These findings, which will be published online today in the Journal of the American College of Cardiology (JACC), demonstrate that a very simple screening, age plus CRP, can identify individuals who may benefit from statin therapy.

    "This study builds on results from the landmark JUPITER trial, which showed that statins can prevent heart disease in people with normal LDL-c, or bad cholesterol, and an increased level of CRP," said Dr. Christie Ballantyne, director of the Center for Cardiovascular Disease Prevention at the Methodist DeBakey Heart & Vascular Center and last author on the study. "We have demonstrated that the cardiovascular disease event rates persist over time, validating that the risks identified in the JUPITER trial persist for nearly seven year"
Matti Narkia

NephroPal: Vitamin D - The saga goes on... - 0 views

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    "Had enough about reading/hearing about Vitamin D? Well, it keeps on coming. And for my lack of surprise, the medical community in general is not catching on like wild fire. I really don't understand it.
    A recent study from the Heart Institute at Intermountain Medical Center in Salt Lake City (click) followed 27,686 patients greater than 50 years of age with no prior history of cardiovascular disease. The Vitamin D levels were checked and classified as such:

    * normal - greater than 30 ng/ml

    * low - 15 to 30

    * very low - less than 15

    The results of the study showed that patients with very low Vitamin D levels in comparison to normal had:

    * 77% greater risk of death

    * 45% increased risk of coronary artery disease

    * 78% increased risk of stroke

    * twice the risk of developing heart failure"
Matti Narkia

Cardiovascular disease risk of dietary stearic acid compared with trans, other saturate... - 0 views

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    Cardiovascular disease risk of dietary stearic acid compared with trans, other saturated, and unsaturated fatty acids: a systematic review1,3.
    Hunter JE, Zhang J, Kris-Etherton PM.
    Am J Clin Nutr. 2009 Nov 25. [Epub ahead of print]
    PMID: 19939984
    doi:10.3945/ajcn.2009.27661

    Conclusions: TFA intake should be reduced as much as possible because of its adverse effects on lipids and lipoproteins. The replacement of TFA with STA compared with other saturated fatty acids in foods that require solid fats beneficially affects LDL cholesterol, the primary target for CVD risk reduction; unsaturated fats are preferred for liquid fat applications. Research is needed to evaluate the effects of STA on emerging CVD risk markers such as fibrinogen and to understand the responses in different populations.
Matti Narkia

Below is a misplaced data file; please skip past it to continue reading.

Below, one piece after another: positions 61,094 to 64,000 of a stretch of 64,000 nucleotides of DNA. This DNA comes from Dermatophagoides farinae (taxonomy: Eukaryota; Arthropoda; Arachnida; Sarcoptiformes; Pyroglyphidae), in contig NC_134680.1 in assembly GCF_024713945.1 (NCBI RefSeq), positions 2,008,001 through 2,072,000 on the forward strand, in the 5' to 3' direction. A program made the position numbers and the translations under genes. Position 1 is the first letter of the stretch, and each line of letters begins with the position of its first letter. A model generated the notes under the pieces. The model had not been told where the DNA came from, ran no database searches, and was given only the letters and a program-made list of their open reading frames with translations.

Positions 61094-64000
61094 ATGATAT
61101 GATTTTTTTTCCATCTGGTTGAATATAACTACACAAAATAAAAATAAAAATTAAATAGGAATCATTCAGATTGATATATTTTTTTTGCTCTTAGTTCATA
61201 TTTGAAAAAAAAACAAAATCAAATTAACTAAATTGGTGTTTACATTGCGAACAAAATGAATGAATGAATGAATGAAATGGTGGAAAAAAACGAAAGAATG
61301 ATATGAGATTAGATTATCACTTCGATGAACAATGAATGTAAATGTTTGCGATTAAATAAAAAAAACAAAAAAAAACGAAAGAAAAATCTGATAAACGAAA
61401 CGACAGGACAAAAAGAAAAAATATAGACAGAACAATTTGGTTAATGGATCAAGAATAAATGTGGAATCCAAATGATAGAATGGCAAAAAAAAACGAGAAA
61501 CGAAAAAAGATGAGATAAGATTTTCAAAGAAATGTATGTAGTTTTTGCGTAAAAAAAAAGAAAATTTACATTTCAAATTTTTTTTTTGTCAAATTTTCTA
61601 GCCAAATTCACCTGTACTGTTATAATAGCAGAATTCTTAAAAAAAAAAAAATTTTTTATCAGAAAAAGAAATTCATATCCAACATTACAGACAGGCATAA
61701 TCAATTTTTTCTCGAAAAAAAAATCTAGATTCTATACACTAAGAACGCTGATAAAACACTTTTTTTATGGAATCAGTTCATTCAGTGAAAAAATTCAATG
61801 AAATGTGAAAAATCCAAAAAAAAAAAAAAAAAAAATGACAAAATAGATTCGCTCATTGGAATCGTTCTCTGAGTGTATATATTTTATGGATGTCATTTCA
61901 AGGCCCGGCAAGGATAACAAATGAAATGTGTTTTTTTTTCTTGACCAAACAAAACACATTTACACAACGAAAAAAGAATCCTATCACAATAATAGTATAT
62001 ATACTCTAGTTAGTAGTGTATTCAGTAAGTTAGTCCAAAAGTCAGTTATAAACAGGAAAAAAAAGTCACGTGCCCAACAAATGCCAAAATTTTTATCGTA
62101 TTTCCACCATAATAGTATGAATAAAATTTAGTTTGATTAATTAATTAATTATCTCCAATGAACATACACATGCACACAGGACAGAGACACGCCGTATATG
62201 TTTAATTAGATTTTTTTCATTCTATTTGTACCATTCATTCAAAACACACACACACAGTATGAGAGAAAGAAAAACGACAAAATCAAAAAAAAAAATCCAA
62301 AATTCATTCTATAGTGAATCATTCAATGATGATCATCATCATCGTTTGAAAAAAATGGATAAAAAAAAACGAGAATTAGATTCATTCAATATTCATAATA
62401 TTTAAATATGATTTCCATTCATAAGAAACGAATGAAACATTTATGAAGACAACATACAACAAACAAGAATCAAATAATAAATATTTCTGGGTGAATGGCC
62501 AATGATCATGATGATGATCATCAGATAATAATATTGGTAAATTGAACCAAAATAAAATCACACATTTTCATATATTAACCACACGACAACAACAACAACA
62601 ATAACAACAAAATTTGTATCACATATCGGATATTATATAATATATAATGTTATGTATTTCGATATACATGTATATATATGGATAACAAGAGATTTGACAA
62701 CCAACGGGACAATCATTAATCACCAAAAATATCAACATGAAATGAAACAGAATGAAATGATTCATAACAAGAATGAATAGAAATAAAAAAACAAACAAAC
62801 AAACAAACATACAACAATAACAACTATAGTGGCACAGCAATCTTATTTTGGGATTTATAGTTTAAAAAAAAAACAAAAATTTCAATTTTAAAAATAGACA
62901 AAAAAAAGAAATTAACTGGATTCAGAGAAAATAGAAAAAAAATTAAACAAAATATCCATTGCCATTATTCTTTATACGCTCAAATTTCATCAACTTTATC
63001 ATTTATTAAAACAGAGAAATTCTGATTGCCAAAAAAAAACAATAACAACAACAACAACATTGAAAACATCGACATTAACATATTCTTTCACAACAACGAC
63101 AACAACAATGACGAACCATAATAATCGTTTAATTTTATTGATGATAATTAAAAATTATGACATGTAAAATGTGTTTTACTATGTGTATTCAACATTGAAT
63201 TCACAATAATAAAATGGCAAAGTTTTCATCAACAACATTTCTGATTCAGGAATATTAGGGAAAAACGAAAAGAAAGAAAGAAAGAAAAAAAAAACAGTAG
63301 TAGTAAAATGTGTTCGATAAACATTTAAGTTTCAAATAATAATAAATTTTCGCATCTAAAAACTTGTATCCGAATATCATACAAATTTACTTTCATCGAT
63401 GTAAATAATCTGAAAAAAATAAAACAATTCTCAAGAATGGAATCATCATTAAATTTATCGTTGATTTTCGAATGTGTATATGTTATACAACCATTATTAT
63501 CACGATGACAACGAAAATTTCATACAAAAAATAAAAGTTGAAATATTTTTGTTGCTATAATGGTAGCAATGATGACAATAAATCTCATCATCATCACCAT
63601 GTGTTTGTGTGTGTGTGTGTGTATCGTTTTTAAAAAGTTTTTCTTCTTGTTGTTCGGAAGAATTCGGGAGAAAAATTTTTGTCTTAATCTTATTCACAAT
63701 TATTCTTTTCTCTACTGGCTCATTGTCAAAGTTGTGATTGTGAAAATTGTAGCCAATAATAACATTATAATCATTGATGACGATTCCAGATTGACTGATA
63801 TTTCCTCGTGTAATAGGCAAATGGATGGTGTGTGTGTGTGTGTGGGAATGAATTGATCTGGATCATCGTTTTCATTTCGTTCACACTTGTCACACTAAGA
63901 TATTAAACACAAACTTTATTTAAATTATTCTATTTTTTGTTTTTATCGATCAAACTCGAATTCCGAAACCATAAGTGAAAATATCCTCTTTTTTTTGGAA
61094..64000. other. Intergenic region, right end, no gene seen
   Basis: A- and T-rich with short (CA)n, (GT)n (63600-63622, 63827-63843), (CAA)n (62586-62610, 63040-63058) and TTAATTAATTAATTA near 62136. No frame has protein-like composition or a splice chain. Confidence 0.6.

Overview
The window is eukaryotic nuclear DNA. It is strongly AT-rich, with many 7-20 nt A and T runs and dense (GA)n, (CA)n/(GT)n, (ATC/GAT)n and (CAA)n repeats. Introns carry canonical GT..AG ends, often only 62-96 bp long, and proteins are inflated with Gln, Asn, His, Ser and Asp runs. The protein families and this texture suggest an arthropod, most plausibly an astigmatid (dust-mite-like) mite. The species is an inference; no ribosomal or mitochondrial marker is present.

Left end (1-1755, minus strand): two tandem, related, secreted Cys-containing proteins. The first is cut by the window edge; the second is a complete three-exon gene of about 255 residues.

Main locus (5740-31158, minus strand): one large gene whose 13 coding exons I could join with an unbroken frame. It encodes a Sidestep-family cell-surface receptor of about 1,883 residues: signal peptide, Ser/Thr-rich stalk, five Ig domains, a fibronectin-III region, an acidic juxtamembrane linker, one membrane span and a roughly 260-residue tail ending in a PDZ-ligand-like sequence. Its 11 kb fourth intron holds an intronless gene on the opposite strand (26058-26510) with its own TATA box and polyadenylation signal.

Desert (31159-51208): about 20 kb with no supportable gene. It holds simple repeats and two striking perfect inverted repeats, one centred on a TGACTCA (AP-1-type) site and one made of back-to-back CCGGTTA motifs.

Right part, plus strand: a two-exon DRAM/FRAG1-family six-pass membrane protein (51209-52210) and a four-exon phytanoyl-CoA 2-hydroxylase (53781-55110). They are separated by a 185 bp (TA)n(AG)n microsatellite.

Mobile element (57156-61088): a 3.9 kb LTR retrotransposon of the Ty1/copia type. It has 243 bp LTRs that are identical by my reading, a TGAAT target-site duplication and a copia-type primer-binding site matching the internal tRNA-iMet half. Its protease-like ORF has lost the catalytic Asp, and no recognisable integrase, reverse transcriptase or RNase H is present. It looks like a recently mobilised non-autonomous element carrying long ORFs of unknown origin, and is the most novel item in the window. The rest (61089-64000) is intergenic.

Intake of Fish and n3 Fatty Acids and Risk of Coronary Heart Disease Among Japanese: Th... - 0 views

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    Intake of fish and n3 fatty acids and risk of coronary heart disease among Japanese: the Japan Public Health Center-Based (JPHC) Study Cohort I.
    Iso H, Kobayashi M, Ishihara J, Sasaki S, Okada K, Kita Y, Kokubo Y, Tsugane S; JPHC Study Group.
    Circulation. 2006 Jan 17;113(2):195-202. Epub 2006 Jan 9.
    PMID: 16401768
    doi: 10.1161/CIRCULATIONAHA.105.581355

    Conclusions- Compared with a modest fish intake of once a week or &20 g/d, a higher intake was associated with substantially reduced risk of coronary heart disease, primarily nonfatal cardiac events, among middle-aged persons
Matti Narkia

Fish Oil-Derived Fatty Acids, Docosahexaenoic Acid and Docosapentaenoic Acid, and the R... - 0 views

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    Fish oil-derived fatty acids, docosahexaenoic acid and docosapentaenoic acid, and the risk of acute coronary events: the Kuopio ischaemic heart disease risk factor study.
    Rissanen T, Voutilainen S, Nyyssönen K, Lakka TA, Salonen JT.
    Circulation. 2000 Nov 28;102(22):2677-9.
    PMID: 11094031

    Methods and Results-We studied this association in the Kuopio Ischaemic Heart Disease Risk Factor Study, a prospective population study in Eastern Finland. Subjects were randomly selected and included 1871 men aged 42 to 60 years who had no clinical coronary heart disease at baseline examination. A total of 194 men had a fatal or nonfatal acute coronary event during follow-up. In a Cox proportional hazards' model adjusting for other risk factors, men in the highest fifth of the proportion of serum DHA+DPA in all fatty acids had a 44% reduced risk (P=0.014) of acute coronary events compared with men in the lowest fifth. Men in the highest fifth of DHA+DPA who had a low hair content of mercury (<=2.0 µg />2.0 µg/g). There was no association between proportion of eicosapentaenoic acid and the risk of acute coronary events.